FilmJerk Favorites

A group of unique directors and the essential works that you've got to see.

||| Henry Koster |||
Henry Koster

Although his name is not a household one, Koster is responsible for some of the most beloved and endearing films of the late studio system era.

This is a delightful comedy starring Cary Grant as a suave angel helping distraught bishop David Niven with a new cathedral and his wife's (Loretta Young) affections. This is a deftly handled comedy set within the religious world that never preaches, nor disrespects it’s subject matter - and Cary Grant ice skates!

Another comedy slash drama with religious overtones, that doesn’t stoop to pandering an opinion to its audience. Koster wisely allows this simple, but potently charming tale of two European nuns to unfold before our eyes as they come to New England and, guided by their faith and relentless determination, get a children's hospital built.

James Stewart stars as a good-hearted drunk whose constant companion is a six-foot, invisible rabbit named Harvey. In lesser, or heavier hands, this Broadway success may have suffered, but Koster allows Stewarts natural charm and audience appeal to be the fuel that runs this whacky engine.

Recommended by CarrieSpecht

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Elephant

By BrianOrndorf

November 16th, 2003

I recognize the artistic exercise that director Gus Van Sant is trying to undertake with “Elephant.” But that’s no excuse for Van Sant to put the audience through 80 minutes of something, and then have it add up to absolutely nothing.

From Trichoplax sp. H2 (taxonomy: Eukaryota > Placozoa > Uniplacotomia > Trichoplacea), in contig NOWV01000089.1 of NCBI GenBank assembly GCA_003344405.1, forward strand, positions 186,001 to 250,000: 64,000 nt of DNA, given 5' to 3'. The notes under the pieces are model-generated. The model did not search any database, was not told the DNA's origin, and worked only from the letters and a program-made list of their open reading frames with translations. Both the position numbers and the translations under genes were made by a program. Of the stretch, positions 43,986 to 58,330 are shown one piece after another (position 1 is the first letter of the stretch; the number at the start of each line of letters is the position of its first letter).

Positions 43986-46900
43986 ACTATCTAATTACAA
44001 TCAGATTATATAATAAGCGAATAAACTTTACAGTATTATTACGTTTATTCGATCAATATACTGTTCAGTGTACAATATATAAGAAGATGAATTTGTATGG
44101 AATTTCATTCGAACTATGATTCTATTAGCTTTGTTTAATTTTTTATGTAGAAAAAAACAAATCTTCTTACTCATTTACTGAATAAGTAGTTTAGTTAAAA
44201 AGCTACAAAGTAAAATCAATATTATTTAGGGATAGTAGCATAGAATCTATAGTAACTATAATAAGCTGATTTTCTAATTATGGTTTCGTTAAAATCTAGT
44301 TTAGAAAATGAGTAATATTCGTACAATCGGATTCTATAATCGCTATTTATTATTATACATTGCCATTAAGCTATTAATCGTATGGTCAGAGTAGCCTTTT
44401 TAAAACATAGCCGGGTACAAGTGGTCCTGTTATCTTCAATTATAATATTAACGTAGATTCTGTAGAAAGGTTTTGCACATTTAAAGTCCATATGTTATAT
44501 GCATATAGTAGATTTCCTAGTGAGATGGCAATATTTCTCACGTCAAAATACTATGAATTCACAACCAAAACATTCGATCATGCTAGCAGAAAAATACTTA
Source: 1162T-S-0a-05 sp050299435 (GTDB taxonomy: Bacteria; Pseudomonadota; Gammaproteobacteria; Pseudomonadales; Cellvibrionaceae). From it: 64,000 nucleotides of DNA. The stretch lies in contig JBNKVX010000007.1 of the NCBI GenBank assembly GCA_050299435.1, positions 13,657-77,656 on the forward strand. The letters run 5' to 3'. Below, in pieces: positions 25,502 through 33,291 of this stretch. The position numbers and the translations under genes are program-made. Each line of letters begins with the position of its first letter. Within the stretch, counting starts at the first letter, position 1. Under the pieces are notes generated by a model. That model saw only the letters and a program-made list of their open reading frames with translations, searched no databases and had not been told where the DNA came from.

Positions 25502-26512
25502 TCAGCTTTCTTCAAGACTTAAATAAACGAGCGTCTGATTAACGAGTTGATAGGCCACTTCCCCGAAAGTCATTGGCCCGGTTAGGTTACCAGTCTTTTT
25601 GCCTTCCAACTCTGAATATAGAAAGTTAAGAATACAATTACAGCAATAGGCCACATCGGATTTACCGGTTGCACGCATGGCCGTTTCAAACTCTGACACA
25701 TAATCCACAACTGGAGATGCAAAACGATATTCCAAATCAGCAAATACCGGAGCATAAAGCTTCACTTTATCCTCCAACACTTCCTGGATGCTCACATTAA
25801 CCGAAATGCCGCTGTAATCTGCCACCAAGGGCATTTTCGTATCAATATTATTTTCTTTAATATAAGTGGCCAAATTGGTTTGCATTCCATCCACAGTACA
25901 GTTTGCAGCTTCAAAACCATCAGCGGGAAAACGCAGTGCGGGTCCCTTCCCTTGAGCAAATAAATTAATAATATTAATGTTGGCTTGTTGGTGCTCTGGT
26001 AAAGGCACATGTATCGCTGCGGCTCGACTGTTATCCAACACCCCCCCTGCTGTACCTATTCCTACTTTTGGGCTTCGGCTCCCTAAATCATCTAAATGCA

Gus Van Sant’s “Elephant” is set in a high school, but it is not named Columbine. It’s a story centered on average high school students who, one day and without warning, commit acts of ultra-violence against their fellow classmates, but they’re not named Eric Harris and Dylan Klebold. While “Elephant” directly mirrors the events of the 1999 Colorado tragedy in a fictional setting, the film isn’t constructed to answer questions posed by either itself, or the factual events it’s based on. Bathed in an insincere, “arty” glow; “Elephant” is a whopper of a misfire from the usually accountable Van Sant.

The failure of “Elephant” wouldn’t be nearly as grotesque had Van Sant not already taken a lap around the cinema verite track with this past spring’s, “Gerry.” The Matt Damon and Casey Affleck rumination on nature, survival, and philosophy gave Van Sant a chance to work out some issues he had with modern MTVesque filmmaking, and while it didn’t capture my imagination, I respected his vision for the arid drama. “Elephant” uses the exact same tools as “Gerry”: protracted, unbroken tracking shots capturing life inside the unnamed high school as it happens, improvising actors that are given no direction outside of their own marks, and a story that completely gets off on being both elusive and debatable. Gus Van Sant has come to “Elephant” with the intention of simply shining light on a particularly awful day at school. There is no effort to understand the motives of the killers, the mind frame of the students, or the reasoning behind the filmmaking. I’ve seen hundreds of movies that have failed to make a point in the end, and that’s been fine with me. But none in recent memory have been so glaringly, spitefully obtuse as “Elephant.” This isn’t filmmaking, just Van Sant masturbating cinematically with zero intent to examine over what he’s developed. There are no answers to why events occur in “Elephant.” What’s worse is that there isn’t any questions either.